If you are a fan of sweet potatoes like us, then you would surely know the pain in preparing them. They are delicious but so hard to cut through, especially if you get the bigger ones. Cutting sweet potatoes is a really frustrating mix of jammed blades, cuts going the wrong way and sometimes occasional accidents.
While cutting their cousin potatoes is quite an easy task then why are these delicious and healthy treats so damn hard to cut? Is it their genetic makeup? What makes them so hard? Let’s find out!
The main reason for sweet potatoes being hard to cut is their density and molecular size. The individual molecules of sweet potatoes are much smaller than those of potatoes and hence the overall density of sweet potatoes increases which give them their natural hardness. These molecules of sweet potatoes are packed much tighter together as compared to other vegetables. In this regard, they resemble carrots and butternut squash.
Now you might be wondering why they are called sweet potatoes then? The reason is the historical adventure story of Columbus. When Columbus and his crew first landed in America, the sweet potatoes were already a significant crop of the native population. The most common name at the time was ‘batata’, which then got mixed with West Andes word for potatoes and the result was ‘patata.’ Hence all the confusion.
As time went on, the name still existed. Since sweet potatoes look like elongated regular potatoes and their significance as the nutritious crop was just like that of potatoes they got their name and became potato’s cousin!
There is a stark difference between potatoes and sweet potatoes. Regular potatoes are starchy and grainy whereas sweet potatoes are firmer and compact.
Sweet potatoes are also called yams. And this naming is also quite confusing as there is no specific vegetable that was named as the original yam. Instead, several tubers are called yams in various parts of the world.
Yams – Entire collection of tubers from Colocasia esculenta to Oxalis tuberosa to Amorphophallus paeoniifolius, up to Ipomoea batatas. Yams are more of a ‘type’ than an actual, specific vegetable.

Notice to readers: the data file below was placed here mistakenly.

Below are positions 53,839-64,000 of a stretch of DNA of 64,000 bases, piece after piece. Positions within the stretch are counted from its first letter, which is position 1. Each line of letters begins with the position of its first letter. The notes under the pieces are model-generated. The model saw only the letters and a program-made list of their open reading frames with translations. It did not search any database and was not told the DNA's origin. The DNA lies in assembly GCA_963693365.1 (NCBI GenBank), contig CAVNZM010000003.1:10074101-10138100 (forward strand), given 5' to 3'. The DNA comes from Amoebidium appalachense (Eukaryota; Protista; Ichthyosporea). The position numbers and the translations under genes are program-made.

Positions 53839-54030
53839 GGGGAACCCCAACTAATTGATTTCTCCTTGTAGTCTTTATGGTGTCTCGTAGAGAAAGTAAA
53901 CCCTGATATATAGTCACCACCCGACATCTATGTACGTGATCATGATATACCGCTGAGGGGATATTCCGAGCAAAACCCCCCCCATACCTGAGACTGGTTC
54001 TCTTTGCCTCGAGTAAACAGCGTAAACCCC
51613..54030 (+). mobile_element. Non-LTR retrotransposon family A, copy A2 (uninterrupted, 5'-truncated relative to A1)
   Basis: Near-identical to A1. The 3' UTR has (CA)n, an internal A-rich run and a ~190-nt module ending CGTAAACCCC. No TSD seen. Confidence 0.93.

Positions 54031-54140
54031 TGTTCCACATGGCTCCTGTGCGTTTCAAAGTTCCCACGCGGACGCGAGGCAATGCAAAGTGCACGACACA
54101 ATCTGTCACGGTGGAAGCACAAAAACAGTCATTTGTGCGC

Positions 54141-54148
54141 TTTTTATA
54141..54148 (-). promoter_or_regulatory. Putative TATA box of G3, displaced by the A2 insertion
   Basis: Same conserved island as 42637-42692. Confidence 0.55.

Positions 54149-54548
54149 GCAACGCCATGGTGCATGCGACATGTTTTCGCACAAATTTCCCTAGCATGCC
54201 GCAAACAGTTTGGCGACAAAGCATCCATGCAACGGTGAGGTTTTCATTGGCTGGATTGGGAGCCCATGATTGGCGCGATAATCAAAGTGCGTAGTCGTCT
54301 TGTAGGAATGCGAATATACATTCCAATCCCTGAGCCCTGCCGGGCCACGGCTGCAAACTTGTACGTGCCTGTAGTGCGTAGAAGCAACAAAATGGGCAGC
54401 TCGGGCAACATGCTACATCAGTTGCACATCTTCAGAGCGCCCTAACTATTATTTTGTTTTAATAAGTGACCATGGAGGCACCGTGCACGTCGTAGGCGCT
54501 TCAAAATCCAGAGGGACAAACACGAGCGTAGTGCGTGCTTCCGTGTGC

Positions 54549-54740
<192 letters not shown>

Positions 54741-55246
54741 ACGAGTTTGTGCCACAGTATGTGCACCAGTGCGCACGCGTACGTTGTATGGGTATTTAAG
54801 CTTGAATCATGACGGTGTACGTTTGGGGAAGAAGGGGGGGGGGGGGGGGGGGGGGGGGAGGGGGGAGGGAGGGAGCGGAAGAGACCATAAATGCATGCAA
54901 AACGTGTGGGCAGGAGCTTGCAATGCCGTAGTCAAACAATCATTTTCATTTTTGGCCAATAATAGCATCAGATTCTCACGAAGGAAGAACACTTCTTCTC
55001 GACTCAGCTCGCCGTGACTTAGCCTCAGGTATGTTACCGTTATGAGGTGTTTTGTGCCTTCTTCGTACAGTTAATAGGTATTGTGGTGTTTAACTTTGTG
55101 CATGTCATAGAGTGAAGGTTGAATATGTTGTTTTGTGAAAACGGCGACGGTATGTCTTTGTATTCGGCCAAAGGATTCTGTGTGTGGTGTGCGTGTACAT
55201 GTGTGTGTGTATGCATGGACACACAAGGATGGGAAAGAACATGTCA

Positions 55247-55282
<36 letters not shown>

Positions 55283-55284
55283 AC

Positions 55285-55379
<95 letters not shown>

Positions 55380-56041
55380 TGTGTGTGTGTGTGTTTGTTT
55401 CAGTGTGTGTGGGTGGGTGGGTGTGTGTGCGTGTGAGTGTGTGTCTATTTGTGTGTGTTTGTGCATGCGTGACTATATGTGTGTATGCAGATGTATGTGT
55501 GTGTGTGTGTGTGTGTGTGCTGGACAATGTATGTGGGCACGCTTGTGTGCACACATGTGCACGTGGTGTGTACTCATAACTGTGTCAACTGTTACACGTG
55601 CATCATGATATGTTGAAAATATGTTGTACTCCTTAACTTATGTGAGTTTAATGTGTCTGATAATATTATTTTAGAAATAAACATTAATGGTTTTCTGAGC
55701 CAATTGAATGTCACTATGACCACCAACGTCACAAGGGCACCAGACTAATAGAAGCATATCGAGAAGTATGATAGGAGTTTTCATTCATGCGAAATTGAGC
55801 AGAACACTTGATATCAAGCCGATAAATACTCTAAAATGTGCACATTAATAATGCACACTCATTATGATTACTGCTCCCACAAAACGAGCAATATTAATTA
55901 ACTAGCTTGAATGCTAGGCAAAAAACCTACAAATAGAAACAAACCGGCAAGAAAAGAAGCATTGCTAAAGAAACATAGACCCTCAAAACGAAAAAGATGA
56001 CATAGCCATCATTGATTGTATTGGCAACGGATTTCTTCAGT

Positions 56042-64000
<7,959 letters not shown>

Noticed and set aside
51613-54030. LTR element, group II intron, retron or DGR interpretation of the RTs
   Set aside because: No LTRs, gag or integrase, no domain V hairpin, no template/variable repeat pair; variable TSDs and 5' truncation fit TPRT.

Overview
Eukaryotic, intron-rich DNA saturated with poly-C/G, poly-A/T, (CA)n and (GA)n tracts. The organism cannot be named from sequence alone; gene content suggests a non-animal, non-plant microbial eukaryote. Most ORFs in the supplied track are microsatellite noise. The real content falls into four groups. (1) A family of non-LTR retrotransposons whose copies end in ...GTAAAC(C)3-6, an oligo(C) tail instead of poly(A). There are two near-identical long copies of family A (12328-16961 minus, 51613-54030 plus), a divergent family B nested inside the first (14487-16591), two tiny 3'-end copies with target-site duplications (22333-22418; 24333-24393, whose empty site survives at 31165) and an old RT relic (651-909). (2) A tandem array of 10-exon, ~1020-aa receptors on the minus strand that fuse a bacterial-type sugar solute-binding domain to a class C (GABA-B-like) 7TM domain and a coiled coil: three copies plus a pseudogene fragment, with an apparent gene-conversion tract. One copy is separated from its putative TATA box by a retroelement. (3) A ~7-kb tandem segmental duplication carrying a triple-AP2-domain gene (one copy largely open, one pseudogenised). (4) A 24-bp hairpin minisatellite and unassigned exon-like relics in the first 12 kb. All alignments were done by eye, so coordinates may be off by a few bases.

Another reason sweet potatoes are so hard to cut aside from their density is their stickiness. Owing to their high sugar content, sweet potatoes are really sticky.
About 4.2 grams of sugar per 100 grams of raw sweet potato is present. That’s a little over 4% for the entire tuber. Remember that sweet, caramel flavour roasted sweet potatoes have? It’s due to the release of sugar sap. That very sugar sap is released when we try slicing through a sweet potato. This makes the knife work complicated as the sap sticks to the blade and it then sticks to the potato’s flesh, making the entire process harder.
And so you either get stuck up wiggling your knife out of sweet potato or end up cutting it at an awkward angle. Trust me it is even more difficult to slice it through with a thicker blade. But there’s a saviour way around this. Want to know?
Generally, sweet potatoes end up in a stew, a mash, a puree and rarely as a fry. Do not worry! This method will work efficiently even if you are looking to make those delicious fries or wedges. Let’s take a look at it.
Logically the first thing that comes to mind when raw vegetables are hard to cut is cooking them to a certain degree- fully or partially.
First, peel the potatoes completely and chop off the ends. Place them in a pot with cold water and bring them to a boil. Then let it simmer for at least half an hour or cook them in the microwave for about 10 minutes on low heat. The potatoes will soften this way and hence would be easier to slice through.
Now, the degree of cooking depends on the dish you are making. So, if you want sweet potatoes to be soft for mashed potatoes or cream soup, cook them thoroughly. On the other hand, if you need them for stew then soften them just a bit (assuming you would want some bite to them).
And if you want to make fries or wedges using them then here’s our recommendation. If you have small potatoes, keep them whole. But if you have large ones then cut them in half (as best as you can) and then only boil them a little. They just need to soften enough for your knife to slice through just like regular potatoes. This can be as quick as 10-15 minutes after the water is boiling.